“It’s a violation of the rights of our customers — they’re coming in and demanding,” said Stephen Schneider, owner of Atlantic Guns in Silver Spring and president of the Maryland Licensed Firearm Dealers Association, which is a party to the lawsuit.
“For a lot of dealers, their backs are to the wall,” Schneider said. “You have a lot of inventory that’s tied up in a product that you can’t deliver.
“Truthfully, we don’t really want to deliver without knowing that we are transferring that firearm to someone legally allowed to own it. We don’t really want to have to do that, but a lot of dealers feel that they have no choice.”
The delays haven’t bothered all gun buyers.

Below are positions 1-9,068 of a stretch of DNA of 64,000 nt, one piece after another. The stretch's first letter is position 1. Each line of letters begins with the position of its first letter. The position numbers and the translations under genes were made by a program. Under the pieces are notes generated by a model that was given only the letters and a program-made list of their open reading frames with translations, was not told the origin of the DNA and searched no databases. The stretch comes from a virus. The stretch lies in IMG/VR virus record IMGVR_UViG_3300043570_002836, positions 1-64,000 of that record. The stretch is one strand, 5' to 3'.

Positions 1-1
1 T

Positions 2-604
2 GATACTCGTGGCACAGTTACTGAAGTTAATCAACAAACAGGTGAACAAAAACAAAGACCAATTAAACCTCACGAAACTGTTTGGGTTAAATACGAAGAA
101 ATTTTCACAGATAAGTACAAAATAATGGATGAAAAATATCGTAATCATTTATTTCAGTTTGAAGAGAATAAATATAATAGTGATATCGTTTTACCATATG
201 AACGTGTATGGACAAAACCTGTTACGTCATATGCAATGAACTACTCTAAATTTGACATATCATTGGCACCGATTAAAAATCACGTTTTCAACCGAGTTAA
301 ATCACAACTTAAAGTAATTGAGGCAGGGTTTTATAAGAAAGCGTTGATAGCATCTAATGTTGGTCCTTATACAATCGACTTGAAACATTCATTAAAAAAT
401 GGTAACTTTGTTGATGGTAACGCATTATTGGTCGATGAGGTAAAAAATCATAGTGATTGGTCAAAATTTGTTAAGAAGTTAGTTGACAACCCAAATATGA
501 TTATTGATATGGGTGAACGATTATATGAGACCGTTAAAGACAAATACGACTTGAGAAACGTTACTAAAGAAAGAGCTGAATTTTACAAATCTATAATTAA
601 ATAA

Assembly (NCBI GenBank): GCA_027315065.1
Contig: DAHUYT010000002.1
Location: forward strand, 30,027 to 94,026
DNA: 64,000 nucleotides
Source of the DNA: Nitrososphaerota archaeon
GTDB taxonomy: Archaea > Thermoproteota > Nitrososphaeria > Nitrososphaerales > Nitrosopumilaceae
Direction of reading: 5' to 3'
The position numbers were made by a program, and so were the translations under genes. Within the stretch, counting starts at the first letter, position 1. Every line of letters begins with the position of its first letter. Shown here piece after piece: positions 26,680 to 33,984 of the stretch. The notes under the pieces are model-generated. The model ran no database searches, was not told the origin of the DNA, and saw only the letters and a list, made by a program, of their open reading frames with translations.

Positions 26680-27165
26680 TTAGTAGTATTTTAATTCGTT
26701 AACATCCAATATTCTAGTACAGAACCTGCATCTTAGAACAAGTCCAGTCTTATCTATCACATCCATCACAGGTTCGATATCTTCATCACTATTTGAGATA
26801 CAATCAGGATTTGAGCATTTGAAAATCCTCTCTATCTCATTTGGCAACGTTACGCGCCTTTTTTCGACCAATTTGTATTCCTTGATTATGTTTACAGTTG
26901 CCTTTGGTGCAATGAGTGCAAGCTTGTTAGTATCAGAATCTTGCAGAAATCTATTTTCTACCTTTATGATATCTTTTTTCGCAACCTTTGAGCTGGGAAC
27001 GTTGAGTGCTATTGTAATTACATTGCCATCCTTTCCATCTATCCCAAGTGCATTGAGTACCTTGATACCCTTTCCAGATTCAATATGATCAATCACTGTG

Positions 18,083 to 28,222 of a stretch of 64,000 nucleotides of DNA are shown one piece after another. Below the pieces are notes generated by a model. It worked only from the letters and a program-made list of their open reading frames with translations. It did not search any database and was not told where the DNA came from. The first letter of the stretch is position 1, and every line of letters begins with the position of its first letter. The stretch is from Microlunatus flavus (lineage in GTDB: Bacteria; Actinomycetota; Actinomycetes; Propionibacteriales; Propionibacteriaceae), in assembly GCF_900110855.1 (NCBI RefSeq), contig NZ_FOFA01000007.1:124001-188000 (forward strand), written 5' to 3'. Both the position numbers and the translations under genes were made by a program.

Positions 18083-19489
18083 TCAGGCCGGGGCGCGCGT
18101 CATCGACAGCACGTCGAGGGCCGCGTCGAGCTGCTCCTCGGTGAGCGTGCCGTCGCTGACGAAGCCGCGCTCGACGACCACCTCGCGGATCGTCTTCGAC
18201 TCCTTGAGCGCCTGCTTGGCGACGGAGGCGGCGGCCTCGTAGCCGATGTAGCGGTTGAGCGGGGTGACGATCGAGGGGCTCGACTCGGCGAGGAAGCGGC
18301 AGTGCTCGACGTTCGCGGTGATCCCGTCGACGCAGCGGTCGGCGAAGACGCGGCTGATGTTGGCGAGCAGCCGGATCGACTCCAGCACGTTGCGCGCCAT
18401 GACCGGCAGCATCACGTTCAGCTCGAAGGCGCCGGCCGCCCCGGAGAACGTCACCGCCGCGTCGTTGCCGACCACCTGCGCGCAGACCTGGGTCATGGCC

A few minutes after Schulte picked up his pistol, Mark Disque of Cape St. Claire stopped by Pasadena Pawn and Gun. He wanted to collect the .22-caliber Sig Sauer Mosquito pistol he’d picked out in March for his 14-year-old son to use for target practice at a farm owned by a family friend. It took 85 days for state police to return his paperwork, but he was glad the state police were being thorough.
“If you’re legal and honest about it, you shouldn’t mind having to wait,” Disque said.
©2013 The Baltimore Sun
Visit The Baltimore Sun at www.baltimoresun.com
Distributed by MCT Information Services